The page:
SHE’s a goner. With the political and legal firepower arrayed against her, Chief Justice Maria Lourdes Sereno looks set not to return to the Supreme Court after her indefinite leave, except maybe to clear her SC office.
The House of Representatives, which has the power to impeach high officials and send them to the Senate for trial, has amassed voluminous testimonies and documents alleging several impeachable offenses, including culpable violation of the Constitution for usurping the SC’s collegial power.
From the statements of House Speaker Pantaleon Alvarez and justice committee chairman Reynaldo Umali, the impeachment petition filed by lawyer Lorenzo Gadon is sure to get far more than the 30 percent of House votes needed to impeach.
Then yesterday, Solicitor General Jose Calida, acting on complaints filed in his OSG office, petitioned the Supreme Court, now presided by Senior Associate Justice Antonio Carpio, to declare Sereno’s CJ appointment in 2012 null and void for lack of qualifications for the office.
Are there grounds in law and evidence to invalidate Sereno’s 2012 appointment? If so, would it be right for the Supreme Court to do so, on both moral and governance grounds? If not, then it would be up to the Senate whether she returns as Chief Justice, or leaves in disgrace.
To void or not to void
The OSG petition alleges that Sereno was not properly qualified to be nominated for the position of Chief Justice, because she failed to satisfy a couple of the requirements set by the Judicial and Bar Council (JBC), empowered to make recommendations for judicial positions.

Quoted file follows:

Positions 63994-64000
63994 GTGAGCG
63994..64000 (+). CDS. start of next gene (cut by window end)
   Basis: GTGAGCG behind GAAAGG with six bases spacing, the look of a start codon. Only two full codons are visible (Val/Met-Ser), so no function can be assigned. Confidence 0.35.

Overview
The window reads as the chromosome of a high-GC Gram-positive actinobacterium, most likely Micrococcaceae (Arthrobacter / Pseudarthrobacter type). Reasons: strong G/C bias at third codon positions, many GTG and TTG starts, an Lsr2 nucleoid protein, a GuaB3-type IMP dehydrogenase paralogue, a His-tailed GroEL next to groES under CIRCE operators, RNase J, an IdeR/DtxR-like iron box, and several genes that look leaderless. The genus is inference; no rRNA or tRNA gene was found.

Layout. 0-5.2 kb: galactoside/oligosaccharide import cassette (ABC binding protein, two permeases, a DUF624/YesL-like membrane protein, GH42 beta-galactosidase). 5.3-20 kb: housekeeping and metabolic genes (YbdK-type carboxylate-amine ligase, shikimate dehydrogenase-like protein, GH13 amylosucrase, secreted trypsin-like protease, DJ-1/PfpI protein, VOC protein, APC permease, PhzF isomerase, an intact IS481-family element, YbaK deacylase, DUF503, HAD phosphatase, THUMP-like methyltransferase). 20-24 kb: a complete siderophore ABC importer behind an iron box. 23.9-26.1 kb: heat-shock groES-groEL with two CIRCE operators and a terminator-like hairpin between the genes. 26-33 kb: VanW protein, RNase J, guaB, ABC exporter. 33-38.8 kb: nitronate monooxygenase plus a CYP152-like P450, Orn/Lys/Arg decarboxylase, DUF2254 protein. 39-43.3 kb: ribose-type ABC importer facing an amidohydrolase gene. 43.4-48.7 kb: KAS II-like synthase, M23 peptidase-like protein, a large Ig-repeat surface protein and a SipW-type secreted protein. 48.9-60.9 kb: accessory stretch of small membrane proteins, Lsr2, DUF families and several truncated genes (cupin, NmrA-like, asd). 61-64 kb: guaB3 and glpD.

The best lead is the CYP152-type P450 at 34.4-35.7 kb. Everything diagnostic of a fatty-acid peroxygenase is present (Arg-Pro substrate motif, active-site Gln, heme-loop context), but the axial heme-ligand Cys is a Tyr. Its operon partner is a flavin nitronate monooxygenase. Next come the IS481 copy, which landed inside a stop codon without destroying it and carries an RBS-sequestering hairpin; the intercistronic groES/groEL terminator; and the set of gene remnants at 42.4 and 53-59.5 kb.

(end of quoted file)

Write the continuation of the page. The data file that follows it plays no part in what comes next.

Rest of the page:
First, Sereno failed to submit her annual statement of assets, liabilities and net worth (SALN) for several of the 10 years prior to 2012, as required by the JBC. A council staffer disclosed this omission during a House impeachment hearing two weeks ago.
Moreover, both the University of the Philippines human resources office, which handles employee records, and the Office of the Ombudsman, which also keeps SALNs, said they did not have any record of receiving Sereno’s asset statements for the missing years: 2003-2005 and 2007-2008, when she was a professor at the UP College of Law.
Second, based on tests and interviews, JBC psychologists gave Sereno a grade of 4, just one notch above the psychotic rating of 5. Now, it was JBC policy not to recommend for a court position anyone rating below 3, yet Sereno was included in the short list of nominees for Chief Justice, replacing ousted CJ Renato Corona.
Based on these two deficiencies in requirements set by the JBC to ensure the integrity and psychological fitness of its nominees, the OSG argued that Sereno failed to qualify for the CJ appointment. Hence, by quo warranto proceedings, her appointment should be voided, and she should vacate the position to which she was not validly appointed.
Besides weighing these legal grounds and evidence, the Supreme Court will need to decide if the quo warranto petition was filed within the one-year period set by the Rules of Court. Section 11 of Rule 66 on quo warranto states: